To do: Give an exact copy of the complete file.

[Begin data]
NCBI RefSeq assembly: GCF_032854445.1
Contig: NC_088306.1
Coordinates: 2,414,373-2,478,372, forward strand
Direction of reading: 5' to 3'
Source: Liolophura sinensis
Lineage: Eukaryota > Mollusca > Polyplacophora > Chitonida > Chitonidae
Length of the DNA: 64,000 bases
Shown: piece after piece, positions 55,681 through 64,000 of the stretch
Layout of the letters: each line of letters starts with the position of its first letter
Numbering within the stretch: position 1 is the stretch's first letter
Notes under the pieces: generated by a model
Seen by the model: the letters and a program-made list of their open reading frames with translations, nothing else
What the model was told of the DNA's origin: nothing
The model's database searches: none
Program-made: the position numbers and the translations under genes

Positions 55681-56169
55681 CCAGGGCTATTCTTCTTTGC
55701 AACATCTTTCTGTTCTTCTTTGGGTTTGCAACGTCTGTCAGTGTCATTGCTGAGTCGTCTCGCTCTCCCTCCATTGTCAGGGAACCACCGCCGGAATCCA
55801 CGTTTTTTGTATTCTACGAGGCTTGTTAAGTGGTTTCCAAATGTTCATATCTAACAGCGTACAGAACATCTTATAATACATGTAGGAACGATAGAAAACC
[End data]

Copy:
NCBI RefSeq assembly: GCF_032854445.1
Contig: NC_088306.1
Coordinates: 2,414,373-2,478,372, forward strand
Direction of reading: 5' to 3'
Source: Liolophura sinensis
Lineage: Eukaryota > Mollusca > Polyplacophora > Chitonida > Chitonidae
Length of the DNA: 64,000 bases
Shown: piece after piece, positions 55,681 through 64,000 of the stretch
Layout of the letters: each line of letters starts with the position of its first letter
Numbering within the stretch: position 1 is the stretch's first letter
Notes under the pieces: generated by a model
Seen by the model: the letters and a program-made list of their open reading frames with translations, nothing else
What the model was told of the DNA's origin: nothing
The model's database searches: none
Program-made: the position numbers and the translations under genes

Positions 55681-56169
55681 CCAGGGCTATTCTTCTTTGC
55701 AACATCTTTCTGTTCTTCTTTGGGTTTGCAACGTCTGTCAGTGTCATTGCTGAGTCGTCTCGCTCTCCCTCCATTGTCAGGGAACCACCGCCGGAATCCA
55801 CGTTTTTTGTATTCTACGAGGCTTGTTAAGTGGTTTCCAAATGTTCATATCTAACAGCGTACAGAACATCTTATAATACATGTAGGAACGATAGAAAACC